As an incoming student who lives close to Cedarville University’s campus, you may be wondering if you are going to miss out on part of the college experience. After all, how are you possibly going to gain that independence when your parents live only an hour or two away? Well, let me tell you, that was one of the questions that I had when I first came to Cedarville. However, let me offer you hope when I say that going to a college close to home does not take away the independence that you have been waiting for.
Just because you’re close to the nest doesn’t mean you can’t use your wings.
My hometown is an hour and 15 minutes away from Cedarville University. Before I came to college, this distance seemed like it was going to be too short. In high school, whenever I thought of going to college I equated it with going off and using my wings, which led to me considering a move to New Zealand. But, even though Cedarville is much closer to my hometown than New Zealand, the distance still gave me space to fly. Trust me, even though you are close to home, your wings will get just as much exercise as students coming from further distances. The only thing that will be different is the types of exercise you go through, as each person is unique. And though I am close to home, I have not been hindered in my independence. I have been able to grow so much during my time at Cedarville. I have had the opportunity to own my faith, make my own decisions, and forge relationships. I have gained the college experience, but I have received it a little closer to home than some other people.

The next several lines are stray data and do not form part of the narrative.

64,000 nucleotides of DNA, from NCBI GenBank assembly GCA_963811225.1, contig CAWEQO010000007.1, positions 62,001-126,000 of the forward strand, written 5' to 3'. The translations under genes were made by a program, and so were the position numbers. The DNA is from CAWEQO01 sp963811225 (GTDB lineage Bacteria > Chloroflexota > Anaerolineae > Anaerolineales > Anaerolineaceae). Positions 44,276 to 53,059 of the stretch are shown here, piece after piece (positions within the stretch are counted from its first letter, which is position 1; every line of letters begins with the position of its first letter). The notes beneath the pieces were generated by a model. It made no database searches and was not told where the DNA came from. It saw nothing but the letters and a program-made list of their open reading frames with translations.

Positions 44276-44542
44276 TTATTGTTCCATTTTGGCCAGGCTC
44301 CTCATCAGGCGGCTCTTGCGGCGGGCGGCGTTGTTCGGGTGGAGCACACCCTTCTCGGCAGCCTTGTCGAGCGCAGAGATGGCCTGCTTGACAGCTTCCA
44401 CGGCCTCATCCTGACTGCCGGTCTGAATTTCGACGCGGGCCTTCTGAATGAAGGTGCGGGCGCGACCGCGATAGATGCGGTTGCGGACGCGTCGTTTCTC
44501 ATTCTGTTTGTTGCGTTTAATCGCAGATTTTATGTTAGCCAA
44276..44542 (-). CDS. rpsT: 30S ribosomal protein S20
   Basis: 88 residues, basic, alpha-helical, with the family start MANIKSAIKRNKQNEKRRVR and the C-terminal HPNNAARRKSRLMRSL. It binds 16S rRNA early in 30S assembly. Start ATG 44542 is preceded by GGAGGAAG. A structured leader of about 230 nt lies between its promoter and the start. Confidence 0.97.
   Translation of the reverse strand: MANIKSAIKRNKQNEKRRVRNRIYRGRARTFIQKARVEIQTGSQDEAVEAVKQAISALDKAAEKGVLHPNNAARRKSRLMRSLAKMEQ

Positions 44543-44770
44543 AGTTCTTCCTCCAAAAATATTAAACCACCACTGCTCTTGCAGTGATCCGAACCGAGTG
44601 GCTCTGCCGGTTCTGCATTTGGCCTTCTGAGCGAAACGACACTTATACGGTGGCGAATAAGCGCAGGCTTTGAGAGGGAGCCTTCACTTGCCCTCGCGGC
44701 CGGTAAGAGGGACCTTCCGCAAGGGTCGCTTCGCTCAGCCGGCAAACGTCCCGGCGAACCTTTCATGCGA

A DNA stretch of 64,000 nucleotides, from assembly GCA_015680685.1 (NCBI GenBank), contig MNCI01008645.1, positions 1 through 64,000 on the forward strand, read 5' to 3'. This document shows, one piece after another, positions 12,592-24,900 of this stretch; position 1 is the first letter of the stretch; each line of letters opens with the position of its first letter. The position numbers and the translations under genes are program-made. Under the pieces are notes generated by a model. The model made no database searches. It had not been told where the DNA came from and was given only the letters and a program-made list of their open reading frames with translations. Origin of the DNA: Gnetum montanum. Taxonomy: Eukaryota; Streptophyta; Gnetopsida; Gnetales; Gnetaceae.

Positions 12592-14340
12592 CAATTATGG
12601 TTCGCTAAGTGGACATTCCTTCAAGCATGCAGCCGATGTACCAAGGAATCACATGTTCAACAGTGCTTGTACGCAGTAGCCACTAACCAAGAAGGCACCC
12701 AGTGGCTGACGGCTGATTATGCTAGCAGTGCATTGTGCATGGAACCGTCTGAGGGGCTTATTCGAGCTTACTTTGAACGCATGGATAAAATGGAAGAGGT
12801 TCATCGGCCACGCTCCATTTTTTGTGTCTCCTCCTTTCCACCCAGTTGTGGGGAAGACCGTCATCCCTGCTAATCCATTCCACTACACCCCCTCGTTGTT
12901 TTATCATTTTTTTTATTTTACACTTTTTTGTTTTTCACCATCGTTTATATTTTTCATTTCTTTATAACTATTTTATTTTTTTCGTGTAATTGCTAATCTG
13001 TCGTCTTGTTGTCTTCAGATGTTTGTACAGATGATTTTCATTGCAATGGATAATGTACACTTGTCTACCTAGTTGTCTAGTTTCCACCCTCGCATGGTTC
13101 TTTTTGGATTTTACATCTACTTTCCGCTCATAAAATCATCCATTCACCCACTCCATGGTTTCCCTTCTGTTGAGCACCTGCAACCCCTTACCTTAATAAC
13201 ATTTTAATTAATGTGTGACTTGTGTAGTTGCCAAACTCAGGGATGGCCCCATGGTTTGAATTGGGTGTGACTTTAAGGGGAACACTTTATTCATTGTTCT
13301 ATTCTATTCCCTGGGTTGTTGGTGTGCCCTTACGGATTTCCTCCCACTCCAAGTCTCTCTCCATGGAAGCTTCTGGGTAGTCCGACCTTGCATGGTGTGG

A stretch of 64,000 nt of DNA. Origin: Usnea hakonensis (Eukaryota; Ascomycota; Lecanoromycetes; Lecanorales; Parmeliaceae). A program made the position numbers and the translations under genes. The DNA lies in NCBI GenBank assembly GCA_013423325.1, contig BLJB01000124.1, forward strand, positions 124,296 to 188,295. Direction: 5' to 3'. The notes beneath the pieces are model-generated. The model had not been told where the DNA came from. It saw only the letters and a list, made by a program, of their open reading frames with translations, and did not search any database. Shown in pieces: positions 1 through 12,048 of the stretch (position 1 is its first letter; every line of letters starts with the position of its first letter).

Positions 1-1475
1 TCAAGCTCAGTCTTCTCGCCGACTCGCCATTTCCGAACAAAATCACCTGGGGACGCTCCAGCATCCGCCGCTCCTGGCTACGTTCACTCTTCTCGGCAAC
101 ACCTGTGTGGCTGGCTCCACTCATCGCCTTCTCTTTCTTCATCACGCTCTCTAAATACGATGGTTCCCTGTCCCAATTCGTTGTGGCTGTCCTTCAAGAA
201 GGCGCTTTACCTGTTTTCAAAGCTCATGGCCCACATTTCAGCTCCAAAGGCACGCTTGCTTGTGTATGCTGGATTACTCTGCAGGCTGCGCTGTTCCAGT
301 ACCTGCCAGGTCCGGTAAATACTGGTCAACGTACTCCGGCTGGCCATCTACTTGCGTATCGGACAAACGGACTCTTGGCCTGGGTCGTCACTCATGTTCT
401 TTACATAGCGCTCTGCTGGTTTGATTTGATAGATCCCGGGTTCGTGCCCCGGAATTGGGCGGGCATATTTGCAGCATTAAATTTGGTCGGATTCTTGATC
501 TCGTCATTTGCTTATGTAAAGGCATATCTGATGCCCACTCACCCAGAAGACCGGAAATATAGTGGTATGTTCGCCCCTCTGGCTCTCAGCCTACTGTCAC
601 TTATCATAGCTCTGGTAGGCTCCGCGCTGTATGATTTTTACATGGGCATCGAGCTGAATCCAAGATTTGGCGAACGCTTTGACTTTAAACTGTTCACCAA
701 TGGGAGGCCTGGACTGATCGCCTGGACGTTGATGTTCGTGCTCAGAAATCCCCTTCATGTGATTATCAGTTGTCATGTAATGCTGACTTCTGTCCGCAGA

Believe it or not, being close to home can be great.
There have actually been many times throughout my college career that I have been very thankful that I live so close to home. One thing that is very convenient about being nearby is the fact I don’t have to bring as much stuff with me. I can leave that bulky winter coat at home because when the weather starts turning, it’s not that hard to take a weekend or even a day to go home and get it. Also, when you are craving some of your mom’s sugar cream pie, you can easily go back home and get a slice. So while living close to home may seem lame as an incoming student, as you make that transition you will be glad you are near the people that love you the most.
Living close to home does offer some temptations.
However, for some of the reasons I previously listed, living close to home does offer some temptations. One such temptation is to go home when things start to get tricky. While it is great to be able to go to your family in times of hardship, you will also want to stick it out. Being at college is a great opportunity to grow, so resist the urge to go home every weekend. Stay in contact with your family, but also make sure that you take the time to forge relationships on campus. Living on campus really does help with this. So if you are able, I would recommend having a dorm-sweet-dorm to go home to at night. By living on campus you have the chance to bond with a roommate and hall or unit mates. It can also put you with other students who are going through or have gone through the high school to college transition, which is helpful.
The longer you go to college, the more independent you will become.
Don’t fret, though, if you feel like this transition is difficult or confusing. There is nothing wrong with you. I felt like that and so did many of my friends. Just like with everything else we do in life, it takes time. With each semester, this transition will become easier. It may take some getting used to, but you will find yourself gaining more independence as each school year comes to a close. You will be a pro in no time, and this is not dependent upon the shortage of miles between you and your hometown.
Majoring in Broadcasting Digital Media and Journalism, Class of 2022
Where I’m from: Ludlow Fall, OH
Favorite Class: Intercultural Communications with Dr. Elliott
Go to Rinnova Order: London Fog